Penalties are given to players, in progressive format, if the contact between the players is particularly rough (even if it is indeed frontal). The referees may award a nine-meter free throw to the attacking team, or if the infraction was during a clear scoring opportunity, a seven-meter penalty shot is given. In more extreme cases they give the defender a yellow card (warning), a 2-minute penalty, or a red card (permanent expulsion). For rough fouls they can also order two-minute expulsions and a red card expulsion without having to warn the player first. Alternatively, if a player insults the referee - either by touching him with the intension to push or with verbal abuse, or if a player kicks or hits an opponent deliberately, the referee can expel the player forming a cross over his head with his arms, which will tell the player that he/she will have to leave the gym hall completely. Both a red card or an expulsion will - if the referee does not regret his decision within twenty-four hours - result in a quarantine for the player shown out. A team can only get three warnings (yellow cards); after that they will only be able to be penalised with 2-minute suspensions. One player can only get three 2-minute suspensions; after that he/she will be shown the red card, and cannot participate in that game anymore. A red card from three 2-minute suspensions does not result in a quarantine, such as a direct red card does. A Coach/Official can also be penalised progressively. After a yellow card and a 2-minute suspension, the red card is shown straight out, and unlike players, coaches cannot be shown a complete expulsion, but of course also be given a match quarantine. When shown a 2-minute suspension a coach will have to pull out one of his players for two minutes - note: the players is not the one punished and can be substituted in again, because the main penalty is the team playing with a man less than the other.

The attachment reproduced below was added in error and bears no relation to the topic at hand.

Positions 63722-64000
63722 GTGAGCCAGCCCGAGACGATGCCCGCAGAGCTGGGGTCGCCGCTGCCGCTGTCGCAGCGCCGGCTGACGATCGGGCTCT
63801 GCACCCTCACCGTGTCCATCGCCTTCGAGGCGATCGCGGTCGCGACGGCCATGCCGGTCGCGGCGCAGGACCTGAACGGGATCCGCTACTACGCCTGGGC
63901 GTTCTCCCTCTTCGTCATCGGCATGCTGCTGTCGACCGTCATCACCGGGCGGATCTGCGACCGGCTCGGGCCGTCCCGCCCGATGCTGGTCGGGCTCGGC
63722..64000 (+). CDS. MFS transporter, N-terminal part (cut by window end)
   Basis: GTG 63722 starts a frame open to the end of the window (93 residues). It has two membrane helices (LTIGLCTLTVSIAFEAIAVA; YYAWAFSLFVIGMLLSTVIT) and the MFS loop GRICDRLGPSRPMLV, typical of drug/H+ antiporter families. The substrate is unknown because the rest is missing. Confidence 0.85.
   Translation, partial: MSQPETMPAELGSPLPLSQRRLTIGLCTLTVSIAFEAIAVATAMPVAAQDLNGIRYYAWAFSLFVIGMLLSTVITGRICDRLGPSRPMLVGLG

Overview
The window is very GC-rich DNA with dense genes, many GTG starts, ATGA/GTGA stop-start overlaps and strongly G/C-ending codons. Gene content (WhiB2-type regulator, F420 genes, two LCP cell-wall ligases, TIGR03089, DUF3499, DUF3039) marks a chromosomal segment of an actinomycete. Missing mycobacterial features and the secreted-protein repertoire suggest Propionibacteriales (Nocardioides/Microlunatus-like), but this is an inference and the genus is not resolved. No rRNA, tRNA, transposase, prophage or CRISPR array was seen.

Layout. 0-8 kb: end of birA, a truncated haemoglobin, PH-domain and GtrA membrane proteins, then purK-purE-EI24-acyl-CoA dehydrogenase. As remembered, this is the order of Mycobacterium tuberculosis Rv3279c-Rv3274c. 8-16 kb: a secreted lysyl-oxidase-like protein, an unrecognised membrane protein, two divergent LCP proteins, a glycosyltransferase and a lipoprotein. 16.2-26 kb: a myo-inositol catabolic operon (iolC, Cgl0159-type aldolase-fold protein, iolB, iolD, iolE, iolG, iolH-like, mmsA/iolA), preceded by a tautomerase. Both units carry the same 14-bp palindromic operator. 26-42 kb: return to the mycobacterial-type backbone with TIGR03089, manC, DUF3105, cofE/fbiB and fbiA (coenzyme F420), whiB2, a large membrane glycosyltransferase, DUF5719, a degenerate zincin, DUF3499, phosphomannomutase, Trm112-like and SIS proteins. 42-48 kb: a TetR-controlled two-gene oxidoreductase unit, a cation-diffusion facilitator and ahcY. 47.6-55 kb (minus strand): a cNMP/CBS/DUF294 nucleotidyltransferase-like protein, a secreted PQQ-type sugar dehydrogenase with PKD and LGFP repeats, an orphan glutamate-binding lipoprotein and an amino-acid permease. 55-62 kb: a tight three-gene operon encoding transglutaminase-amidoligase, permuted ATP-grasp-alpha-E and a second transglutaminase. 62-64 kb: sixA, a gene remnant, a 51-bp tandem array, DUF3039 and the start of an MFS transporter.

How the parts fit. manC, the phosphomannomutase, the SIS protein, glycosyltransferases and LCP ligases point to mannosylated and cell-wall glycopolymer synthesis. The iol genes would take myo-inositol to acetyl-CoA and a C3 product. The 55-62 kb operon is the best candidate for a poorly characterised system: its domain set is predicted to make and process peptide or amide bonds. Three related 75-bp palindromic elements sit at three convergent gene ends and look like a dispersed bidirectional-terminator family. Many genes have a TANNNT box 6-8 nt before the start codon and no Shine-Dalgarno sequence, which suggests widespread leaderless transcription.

After having lost the ball during an attack, the ball has to be laid down quickly or else the player not following this rule will face a 2-minute suspension. Also gesticulatingly or verbally rejecting to follow the referee's order, as well as arguing with his/her decisions, will normally result in a 2-minute suspension. Alternatively, if it is done in a very provocative way, a player can be given a 2-minute suspension if he/she does not walk straight out on the bench after been given a suspension, or if the referee considers the tempo deliberately slow.